Paul Marshall Johnson, Jr.

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The Associated Press reported on Friday, June 18, 2004, that American engineer Paul Marshall Johnson, Jr. had been beheaded in Saudi Arabia by an al Qaeda cell.

"Johnson, 49, worked on Apache attack helicopter systems for Lockheed Martin. His captors had threatened to kill him by Friday [June 18th] if the kingdom did not release its al-Qaida prisoners. The Saudi government rejected the demands," according to AP writer Salah Naswari.

Naswari adds that "Johnson, who was kidnapped last weekend, was the latest victim of an escalating campaign of violence against Westerners that aims to drive foreign workers from the kingdom and undermine the ruling royal family, hated by al-Qaida.

"The death hours later of Abdulaziz al-Moqrin, the reputed leader of al-Qaida in the kingdom, was a coup for the Saudi government, which has been under intense pressure to halt a wave of attacks against Westerners. In a video posted on the Internet Tuesday, [June 15, 2004], a hooded al-Moqrin held an assault rifle and shouted demands for the release of al-Qaida prisoners as a blindfolded Johnson sat in a chair.
"But the Saudi forces were too late to save Johnson, whose severed head was shown on a Web site Friday. The photographs and a statement, in the name of Fallujah Brigade of al-Qaida in the Arabian Peninsula, appeared after Johnson's wife went on Arab television and tearfully pleaded for his release."
"Shortly after discovering Johnson's body, Saudi police swooped down on the al-Malz neighborhood in central Riyadh and exchanged fire with al-Qaida suspects. ... Saudi officials in Washington said on condition of anonymity that four militants and five Saudi security officers were killed in the gunbattle, and that fighting was continuing. Two suspects escaped, said one Saudi security official who took part in the raid.
"A U.S. official, who spoke on condition of anonymity, confirmed that al-Moqrin, 31, was one of the dead. A Saudi official said forensic tests would be conducted on the body to confirm his identity.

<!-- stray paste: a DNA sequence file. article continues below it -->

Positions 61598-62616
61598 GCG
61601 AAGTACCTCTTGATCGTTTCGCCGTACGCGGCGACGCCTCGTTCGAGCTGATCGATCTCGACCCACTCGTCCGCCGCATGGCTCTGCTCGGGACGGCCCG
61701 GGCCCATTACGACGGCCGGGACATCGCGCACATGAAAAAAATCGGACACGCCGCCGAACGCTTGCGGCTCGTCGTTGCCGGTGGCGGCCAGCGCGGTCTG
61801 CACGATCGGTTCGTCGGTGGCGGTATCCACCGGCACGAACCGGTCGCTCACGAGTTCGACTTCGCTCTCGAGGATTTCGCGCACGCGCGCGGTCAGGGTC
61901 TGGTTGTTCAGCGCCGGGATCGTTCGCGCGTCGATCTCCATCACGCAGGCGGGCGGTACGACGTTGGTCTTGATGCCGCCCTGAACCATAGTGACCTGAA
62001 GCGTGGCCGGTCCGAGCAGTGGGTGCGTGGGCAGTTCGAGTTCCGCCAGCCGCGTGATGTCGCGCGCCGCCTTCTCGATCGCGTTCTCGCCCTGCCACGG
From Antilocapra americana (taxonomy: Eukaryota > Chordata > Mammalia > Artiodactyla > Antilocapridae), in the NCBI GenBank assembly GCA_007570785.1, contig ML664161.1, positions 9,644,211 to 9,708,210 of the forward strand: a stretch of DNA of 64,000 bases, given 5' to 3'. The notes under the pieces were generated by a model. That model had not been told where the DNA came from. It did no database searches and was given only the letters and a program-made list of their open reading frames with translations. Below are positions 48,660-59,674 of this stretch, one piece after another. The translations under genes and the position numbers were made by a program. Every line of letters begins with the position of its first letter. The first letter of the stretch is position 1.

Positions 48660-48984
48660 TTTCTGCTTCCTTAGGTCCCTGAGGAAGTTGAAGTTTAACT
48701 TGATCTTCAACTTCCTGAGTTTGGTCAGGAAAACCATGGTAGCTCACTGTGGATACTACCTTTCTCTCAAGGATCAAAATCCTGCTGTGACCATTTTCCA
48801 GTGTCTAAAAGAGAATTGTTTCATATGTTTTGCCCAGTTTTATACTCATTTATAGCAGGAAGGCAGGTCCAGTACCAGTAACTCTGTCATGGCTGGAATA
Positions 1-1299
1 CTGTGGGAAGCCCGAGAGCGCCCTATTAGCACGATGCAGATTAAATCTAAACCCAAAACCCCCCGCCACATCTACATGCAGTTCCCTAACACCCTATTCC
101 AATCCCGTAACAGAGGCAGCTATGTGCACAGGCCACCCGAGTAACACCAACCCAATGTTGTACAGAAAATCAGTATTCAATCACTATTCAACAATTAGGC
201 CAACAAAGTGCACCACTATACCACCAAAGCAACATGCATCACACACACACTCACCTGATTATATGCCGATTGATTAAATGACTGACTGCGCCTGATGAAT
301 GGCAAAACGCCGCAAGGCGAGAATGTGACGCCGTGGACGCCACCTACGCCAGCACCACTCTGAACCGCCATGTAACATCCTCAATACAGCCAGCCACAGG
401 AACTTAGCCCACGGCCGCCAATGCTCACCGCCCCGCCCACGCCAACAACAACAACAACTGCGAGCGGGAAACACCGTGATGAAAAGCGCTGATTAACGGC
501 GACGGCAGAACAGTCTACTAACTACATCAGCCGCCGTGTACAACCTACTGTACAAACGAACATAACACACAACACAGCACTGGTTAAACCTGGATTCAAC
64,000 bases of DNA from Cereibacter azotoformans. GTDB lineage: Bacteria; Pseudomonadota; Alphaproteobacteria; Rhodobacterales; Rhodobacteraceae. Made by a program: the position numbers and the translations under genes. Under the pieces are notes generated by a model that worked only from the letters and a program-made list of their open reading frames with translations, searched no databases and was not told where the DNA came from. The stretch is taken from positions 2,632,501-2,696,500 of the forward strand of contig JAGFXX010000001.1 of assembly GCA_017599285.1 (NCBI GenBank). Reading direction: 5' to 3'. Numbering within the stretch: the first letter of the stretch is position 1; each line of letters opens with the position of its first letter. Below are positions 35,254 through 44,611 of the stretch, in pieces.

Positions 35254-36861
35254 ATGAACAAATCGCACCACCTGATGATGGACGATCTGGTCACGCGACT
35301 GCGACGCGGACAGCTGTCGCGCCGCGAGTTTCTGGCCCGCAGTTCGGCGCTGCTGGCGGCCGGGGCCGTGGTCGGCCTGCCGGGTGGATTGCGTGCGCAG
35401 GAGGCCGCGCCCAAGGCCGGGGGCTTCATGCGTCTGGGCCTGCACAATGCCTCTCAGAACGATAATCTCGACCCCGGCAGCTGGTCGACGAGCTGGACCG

"The Saudi-owned Al-Arabiya TV identified two of the dead militants as brothers Faisal Abdulrahman Abdullah Al Dakheel and Bandar Abdulrahman Abdullah Al Dakheel, both on the government's most-wanted list.
"Al-Moqrin's fighters are blamed in a string of terror strikes in Saudi Arabia in recent months, among them the May 29 shooting and hostage-taking attack on the oil hub of Khobar that killed 22 people, most of them foreign, and the Nov. 8, 2003 suicide bombing at Riyadh housing compounds that killed 17, most of them non-Saudi Muslims working in the kingdom."

Naswari writes that "Johnson is the second American to be kidnapped and beheaded in the Middle East in just over a month.

"American businessman Nicholas Berg was beheaded by his captors in Iraq ... Johnson's beheading is the latest in a new, more dramatic wave of terror attacks for Saudi Arabia: bodies dragged on streets, traffic police blown up in their offices, hotel guests taken hostage and a chef shot outside an ATM machine. The attacks have killed dozens of people, mostly foreigners, over the past two months.
"The violence is escalating despite an aggressive campaign by the government to root out terrorism, leaving many wondering whether the attacks are just the beginning or -- as the government continues to insist -- the last gasps of a desperate group reacting to the pressure of the hunt."
"Johnson was seized on June 12, [2004] the same day that Islamic militants shot and killed Kenneth Scroggs of Laconia, N.H., in his garage in Riyadh. ... Scroggs worked for Advanced Electronics Co., a Saudi firm whose Web site lists Lockheed Martin among its customers. The office number on Johnson's business card was for Advanced Electronics.
"The same week as Scroggs' death, militants shot and killed another American, Robert Jacobs, and an Irish citizen in Riyadh. ... It appears that Jacobs was also decapitated after being shot to death. Video shows his attackers bent over his body, making a sawing motion near the head, though there was no confirmation.
"Earlier, Saudi security forces launched an all-out search, going door-to-door in some Riyadh neighborhoods, and Johnson's Thai wife, Thanom, made an appearance on Al-Arabiya."

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